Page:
For frequent flyers on the Star Alliance network, the HSBC Star Alliance credit card would be the card of choice as it earns 0.8 points per dollar spent for the first $3000 dollars in the month. The bonus Star Alliance Gold status is worthy of mention as it gives you a range of benefits across all Star Alliance Airlines, including Lounge Access, Extra Baggage Allowances, Priority Check-in/Boarding and many others.
Although with a modest earning rate, the Citibank Prestige card gets an honourable mention for being a feature-packed card for the frequent traveller. It comes with a range of unique hotels, lounges and other perks that can be useful when you are out and about. The card also includes higher bonus earning rates that exceed other cards if used overseas or at selected merchants. Based on your spending rate, you will need to weigh whether these perks are worth the $700 annual fee.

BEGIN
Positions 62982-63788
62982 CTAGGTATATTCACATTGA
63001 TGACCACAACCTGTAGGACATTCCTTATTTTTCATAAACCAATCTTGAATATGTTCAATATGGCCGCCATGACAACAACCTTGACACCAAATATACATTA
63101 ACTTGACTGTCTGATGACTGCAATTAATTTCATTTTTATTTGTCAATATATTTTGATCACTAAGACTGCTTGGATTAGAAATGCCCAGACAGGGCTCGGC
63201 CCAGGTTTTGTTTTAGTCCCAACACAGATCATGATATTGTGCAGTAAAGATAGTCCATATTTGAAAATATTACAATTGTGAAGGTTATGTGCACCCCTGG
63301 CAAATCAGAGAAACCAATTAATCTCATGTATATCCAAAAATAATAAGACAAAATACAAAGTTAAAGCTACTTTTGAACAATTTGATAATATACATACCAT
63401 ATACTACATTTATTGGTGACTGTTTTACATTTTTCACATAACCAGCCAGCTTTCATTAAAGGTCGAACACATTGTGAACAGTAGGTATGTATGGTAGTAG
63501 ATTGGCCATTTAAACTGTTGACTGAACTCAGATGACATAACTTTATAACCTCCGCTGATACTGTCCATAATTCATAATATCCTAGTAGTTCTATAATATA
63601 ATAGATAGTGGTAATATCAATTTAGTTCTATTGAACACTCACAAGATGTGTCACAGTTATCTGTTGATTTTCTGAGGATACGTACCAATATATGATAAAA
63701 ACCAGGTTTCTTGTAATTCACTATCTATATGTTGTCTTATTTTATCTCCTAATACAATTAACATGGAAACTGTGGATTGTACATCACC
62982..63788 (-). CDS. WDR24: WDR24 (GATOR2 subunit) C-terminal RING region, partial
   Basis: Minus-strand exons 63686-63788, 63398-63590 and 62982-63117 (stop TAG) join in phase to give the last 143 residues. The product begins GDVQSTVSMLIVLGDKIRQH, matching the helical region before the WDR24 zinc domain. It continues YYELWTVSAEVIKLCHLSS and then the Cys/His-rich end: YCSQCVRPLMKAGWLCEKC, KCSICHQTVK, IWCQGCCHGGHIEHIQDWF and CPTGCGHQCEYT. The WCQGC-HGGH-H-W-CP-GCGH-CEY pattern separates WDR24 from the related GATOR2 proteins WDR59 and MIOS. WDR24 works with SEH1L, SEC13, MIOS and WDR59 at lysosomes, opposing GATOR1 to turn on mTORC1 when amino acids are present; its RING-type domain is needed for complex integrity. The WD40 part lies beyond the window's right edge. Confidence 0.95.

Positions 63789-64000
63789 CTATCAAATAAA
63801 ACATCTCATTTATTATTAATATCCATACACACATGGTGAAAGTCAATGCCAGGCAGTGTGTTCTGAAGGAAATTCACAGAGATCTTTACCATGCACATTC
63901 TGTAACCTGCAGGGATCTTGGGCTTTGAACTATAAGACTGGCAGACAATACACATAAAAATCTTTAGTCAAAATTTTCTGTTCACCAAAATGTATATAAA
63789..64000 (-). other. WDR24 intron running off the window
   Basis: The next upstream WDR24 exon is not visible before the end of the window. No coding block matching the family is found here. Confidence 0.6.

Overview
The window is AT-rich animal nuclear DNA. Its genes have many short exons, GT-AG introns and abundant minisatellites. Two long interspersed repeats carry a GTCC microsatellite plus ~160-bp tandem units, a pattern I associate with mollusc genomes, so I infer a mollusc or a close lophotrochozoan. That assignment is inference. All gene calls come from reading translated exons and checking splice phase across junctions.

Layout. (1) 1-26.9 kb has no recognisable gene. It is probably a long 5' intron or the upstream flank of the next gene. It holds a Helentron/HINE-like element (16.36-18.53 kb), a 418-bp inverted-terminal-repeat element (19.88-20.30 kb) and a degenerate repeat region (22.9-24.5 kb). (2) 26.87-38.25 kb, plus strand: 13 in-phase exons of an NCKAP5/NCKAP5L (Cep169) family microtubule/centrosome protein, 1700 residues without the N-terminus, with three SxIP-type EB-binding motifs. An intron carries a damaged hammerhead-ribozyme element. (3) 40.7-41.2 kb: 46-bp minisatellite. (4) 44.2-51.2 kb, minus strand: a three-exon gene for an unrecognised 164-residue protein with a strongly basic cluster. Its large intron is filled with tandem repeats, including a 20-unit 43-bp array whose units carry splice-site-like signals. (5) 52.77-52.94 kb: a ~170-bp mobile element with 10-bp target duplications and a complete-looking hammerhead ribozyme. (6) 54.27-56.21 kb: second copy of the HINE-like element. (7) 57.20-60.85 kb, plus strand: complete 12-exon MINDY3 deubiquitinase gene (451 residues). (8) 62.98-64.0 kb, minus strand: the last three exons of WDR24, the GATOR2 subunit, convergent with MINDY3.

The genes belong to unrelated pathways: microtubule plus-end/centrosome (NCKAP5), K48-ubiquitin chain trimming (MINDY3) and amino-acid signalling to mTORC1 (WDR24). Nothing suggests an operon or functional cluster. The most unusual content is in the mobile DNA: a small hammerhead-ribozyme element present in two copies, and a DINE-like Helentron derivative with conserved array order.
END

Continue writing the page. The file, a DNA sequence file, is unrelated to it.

To sum things up
We’ve come to understand that these cards aren’t one-size-fits-all. Depending on your unique spending habits and favourite carrier networks, some will play to your strengths more than others. But here’s a pro tip: remember your Amex card generally has a superior earning rate and perks and is often a high scorer in the points game.
So, give your Amex card a starting role in your lineup, let it be your go-to points powerhouse and your chosen Visa or Mastercard as your alternate card—after all, every penny counts when it’s about racking up those sweet, sweet reward points.